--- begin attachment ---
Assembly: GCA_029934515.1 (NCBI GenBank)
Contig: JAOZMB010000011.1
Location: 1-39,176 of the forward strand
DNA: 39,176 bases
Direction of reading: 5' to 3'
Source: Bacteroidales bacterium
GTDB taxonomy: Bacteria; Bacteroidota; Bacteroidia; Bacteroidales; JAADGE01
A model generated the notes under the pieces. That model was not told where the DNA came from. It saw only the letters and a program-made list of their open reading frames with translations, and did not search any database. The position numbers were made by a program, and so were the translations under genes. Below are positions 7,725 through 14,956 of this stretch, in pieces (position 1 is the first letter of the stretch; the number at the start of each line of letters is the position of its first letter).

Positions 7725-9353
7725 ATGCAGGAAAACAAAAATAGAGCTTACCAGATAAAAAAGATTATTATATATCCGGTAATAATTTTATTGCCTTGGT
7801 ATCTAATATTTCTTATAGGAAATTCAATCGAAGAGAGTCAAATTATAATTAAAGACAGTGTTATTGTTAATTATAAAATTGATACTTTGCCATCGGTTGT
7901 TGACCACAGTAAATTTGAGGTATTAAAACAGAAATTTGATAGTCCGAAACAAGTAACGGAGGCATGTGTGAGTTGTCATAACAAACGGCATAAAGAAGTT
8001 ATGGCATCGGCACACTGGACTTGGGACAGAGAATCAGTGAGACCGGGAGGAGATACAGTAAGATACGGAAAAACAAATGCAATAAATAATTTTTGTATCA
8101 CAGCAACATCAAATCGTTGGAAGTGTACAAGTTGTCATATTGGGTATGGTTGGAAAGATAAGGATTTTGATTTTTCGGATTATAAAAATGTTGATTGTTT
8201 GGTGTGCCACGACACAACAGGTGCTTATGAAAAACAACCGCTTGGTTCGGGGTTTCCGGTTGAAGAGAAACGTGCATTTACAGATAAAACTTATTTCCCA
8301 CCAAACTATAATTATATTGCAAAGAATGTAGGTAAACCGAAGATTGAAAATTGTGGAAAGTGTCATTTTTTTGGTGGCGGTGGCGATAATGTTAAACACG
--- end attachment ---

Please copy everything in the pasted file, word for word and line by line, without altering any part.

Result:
Assembly: GCA_029934515.1 (NCBI GenBank)
Contig: JAOZMB010000011.1
Location: 1-39,176 of the forward strand
DNA: 39,176 bases
Direction of reading: 5' to 3'
Source: Bacteroidales bacterium
GTDB taxonomy: Bacteria; Bacteroidota; Bacteroidia; Bacteroidales; JAADGE01
A model generated the notes under the pieces. That model was not told where the DNA came from. It saw only the letters and a program-made list of their open reading frames with translations, and did not search any database. The position numbers were made by a program, and so were the translations under genes. Below are positions 7,725 through 14,956 of this stretch, in pieces (position 1 is the first letter of the stretch; the number at the start of each line of letters is the position of its first letter).

Positions 7725-9353
7725 ATGCAGGAAAACAAAAATAGAGCTTACCAGATAAAAAAGATTATTATATATCCGGTAATAATTTTATTGCCTTGGT
7801 ATCTAATATTTCTTATAGGAAATTCAATCGAAGAGAGTCAAATTATAATTAAAGACAGTGTTATTGTTAATTATAAAATTGATACTTTGCCATCGGTTGT
7901 TGACCACAGTAAATTTGAGGTATTAAAACAGAAATTTGATAGTCCGAAACAAGTAACGGAGGCATGTGTGAGTTGTCATAACAAACGGCATAAAGAAGTT
8001 ATGGCATCGGCACACTGGACTTGGGACAGAGAATCAGTGAGACCGGGAGGAGATACAGTAAGATACGGAAAAACAAATGCAATAAATAATTTTTGTATCA
8101 CAGCAACATCAAATCGTTGGAAGTGTACAAGTTGTCATATTGGGTATGGTTGGAAAGATAAGGATTTTGATTTTTCGGATTATAAAAATGTTGATTGTTT
8201 GGTGTGCCACGACACAACAGGTGCTTATGAAAAACAACCGCTTGGTTCGGGGTTTCCGGTTGAAGAGAAACGTGCATTTACAGATAAAACTTATTTCCCA
8301 CCAAACTATAATTATATTGCAAAGAATGTAGGTAAACCGAAGATTGAAAATTGTGGAAAGTGTCATTTTTTTGGTGGCGGTGGCGATAATGTTAAACACG